Guest blogger Alan Trounson — May’s stem cell highlights
Each month CIRM President Alan Trounson gives his perspective on recently published papers he thinks will be valuable in moving the field of stem cell research forward. This month’s report, along with an archive of past reports, is available on the CIRM website.
The first paper I highlight in this month’s summary, purporting to have found master lung stem cells, is already generating controversy. (See our blog entry: Lung stem cell found, controversy ensues) Scientists have generally not been believed that one set of adult stem cells could generate all the types of tissues required to form complex mature lung. Regardless of whether others are able to reproduce this work, it is sure to generate interest because advances in the field of regenerating healthy lung tissue is something that could benefit millions of severely disabled patients.
This month’s literature continued to produce a yin and yang of good news and disappointment for reprogrammed cells. It saw one team directly reprogram skin tissue into functional liver cells and another produce a model of schizophrenia in a lab dish (See From stem cell to schizophrenia in a dish). That paper showed real differences between neurons grown from iPS cells made from normal individuals and those with the disease-and those differences could yield drug targets. But the literature also revealed that iPS cells could face immune rejection even when they are transplanted into an animal that is genetically matched. (See iPS cell smack down) We have to continuously tell ourselves that the iPS field is only five years old and these mixed results will get worked out and understood over time.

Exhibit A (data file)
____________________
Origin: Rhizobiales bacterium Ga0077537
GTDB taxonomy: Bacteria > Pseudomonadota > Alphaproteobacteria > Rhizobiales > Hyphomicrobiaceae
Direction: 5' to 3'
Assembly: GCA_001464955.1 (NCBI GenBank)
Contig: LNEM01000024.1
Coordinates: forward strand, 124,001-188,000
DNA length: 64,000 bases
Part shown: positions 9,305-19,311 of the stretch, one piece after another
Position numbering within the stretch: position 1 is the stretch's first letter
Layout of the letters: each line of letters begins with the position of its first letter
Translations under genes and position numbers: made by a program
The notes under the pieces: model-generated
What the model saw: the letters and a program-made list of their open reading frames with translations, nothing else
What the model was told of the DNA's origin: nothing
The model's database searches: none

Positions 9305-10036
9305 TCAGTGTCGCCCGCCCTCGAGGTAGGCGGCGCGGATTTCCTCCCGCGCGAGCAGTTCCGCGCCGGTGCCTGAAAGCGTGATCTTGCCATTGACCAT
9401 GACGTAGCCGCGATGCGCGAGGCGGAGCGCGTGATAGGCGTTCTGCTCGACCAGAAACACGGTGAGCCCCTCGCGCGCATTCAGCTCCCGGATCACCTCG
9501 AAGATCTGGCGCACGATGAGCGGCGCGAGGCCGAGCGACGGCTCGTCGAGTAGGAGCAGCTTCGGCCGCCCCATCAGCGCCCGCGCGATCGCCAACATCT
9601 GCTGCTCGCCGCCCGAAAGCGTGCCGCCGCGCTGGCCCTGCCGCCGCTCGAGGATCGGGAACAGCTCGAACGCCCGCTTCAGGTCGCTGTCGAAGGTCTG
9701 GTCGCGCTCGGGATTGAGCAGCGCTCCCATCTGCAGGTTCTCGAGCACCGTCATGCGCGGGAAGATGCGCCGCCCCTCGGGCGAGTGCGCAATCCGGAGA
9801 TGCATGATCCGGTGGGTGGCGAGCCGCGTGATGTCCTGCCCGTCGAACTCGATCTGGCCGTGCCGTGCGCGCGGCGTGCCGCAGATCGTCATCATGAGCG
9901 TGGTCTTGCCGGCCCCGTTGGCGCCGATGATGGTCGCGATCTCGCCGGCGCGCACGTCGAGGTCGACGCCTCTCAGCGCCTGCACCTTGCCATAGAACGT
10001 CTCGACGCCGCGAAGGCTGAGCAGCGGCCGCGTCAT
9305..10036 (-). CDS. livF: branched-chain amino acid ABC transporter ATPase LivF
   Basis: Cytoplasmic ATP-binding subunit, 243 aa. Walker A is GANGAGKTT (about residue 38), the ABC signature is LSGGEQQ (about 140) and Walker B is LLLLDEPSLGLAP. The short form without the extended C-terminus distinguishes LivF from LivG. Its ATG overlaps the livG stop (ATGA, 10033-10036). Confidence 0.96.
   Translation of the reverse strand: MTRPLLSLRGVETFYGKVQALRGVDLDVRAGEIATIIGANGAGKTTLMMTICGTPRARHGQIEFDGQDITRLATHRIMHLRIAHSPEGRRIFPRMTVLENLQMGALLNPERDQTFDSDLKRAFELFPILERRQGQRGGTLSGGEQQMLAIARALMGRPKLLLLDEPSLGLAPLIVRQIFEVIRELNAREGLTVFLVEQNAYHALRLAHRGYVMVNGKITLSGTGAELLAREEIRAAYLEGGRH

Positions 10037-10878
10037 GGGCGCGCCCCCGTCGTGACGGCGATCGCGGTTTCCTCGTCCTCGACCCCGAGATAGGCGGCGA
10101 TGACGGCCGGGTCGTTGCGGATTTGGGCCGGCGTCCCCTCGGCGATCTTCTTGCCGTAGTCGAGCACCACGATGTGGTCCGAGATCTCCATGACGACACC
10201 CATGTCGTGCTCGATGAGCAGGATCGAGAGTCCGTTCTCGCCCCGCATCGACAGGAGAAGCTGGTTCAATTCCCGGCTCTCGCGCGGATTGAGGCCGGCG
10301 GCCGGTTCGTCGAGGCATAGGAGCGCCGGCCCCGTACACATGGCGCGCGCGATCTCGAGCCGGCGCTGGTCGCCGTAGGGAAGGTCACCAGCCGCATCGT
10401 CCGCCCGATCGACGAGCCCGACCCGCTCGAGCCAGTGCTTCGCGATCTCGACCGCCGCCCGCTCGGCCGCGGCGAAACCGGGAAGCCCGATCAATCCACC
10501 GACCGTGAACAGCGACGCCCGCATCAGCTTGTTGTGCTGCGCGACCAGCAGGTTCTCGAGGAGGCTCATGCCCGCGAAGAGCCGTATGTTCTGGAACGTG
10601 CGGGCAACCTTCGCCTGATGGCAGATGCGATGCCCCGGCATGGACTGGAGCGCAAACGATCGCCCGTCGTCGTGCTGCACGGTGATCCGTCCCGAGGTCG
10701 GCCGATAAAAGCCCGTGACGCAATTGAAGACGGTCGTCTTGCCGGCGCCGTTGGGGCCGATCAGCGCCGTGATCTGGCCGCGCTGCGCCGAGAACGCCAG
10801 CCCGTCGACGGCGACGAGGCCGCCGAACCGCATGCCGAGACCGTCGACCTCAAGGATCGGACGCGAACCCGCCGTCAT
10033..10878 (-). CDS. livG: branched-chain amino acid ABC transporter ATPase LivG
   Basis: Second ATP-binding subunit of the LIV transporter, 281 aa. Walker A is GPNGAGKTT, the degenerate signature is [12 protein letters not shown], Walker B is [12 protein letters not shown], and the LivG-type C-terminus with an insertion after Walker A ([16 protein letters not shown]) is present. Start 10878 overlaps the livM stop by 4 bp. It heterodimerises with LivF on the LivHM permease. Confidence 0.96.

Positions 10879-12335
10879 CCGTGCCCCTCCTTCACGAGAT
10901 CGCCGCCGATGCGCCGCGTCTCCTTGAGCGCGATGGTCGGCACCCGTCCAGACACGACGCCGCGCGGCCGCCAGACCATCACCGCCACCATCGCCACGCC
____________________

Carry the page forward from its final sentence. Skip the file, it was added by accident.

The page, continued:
As we move closer to the clinic, we are increasingly concerned with efficiency of cell production and getting quantities of cells sufficient to run a clinical trial. This month saw papers greatly improving the efficiency of generating blood precursor cells from embryonic and induced stem cells and of generating neural precursor cells from embryonic stem cells.
Last, is a paper that offers some hope for my hair follicle challenged colleagues. Actively growing patches of hair appear to require some level of cross talk between hair stem cells. But this paper does have a more serous note. This same communication between stem cells may be critical in tissues like the intestine that have rapid cell turn over.
I hope you find the somewhat longer descriptions in my full report interesting.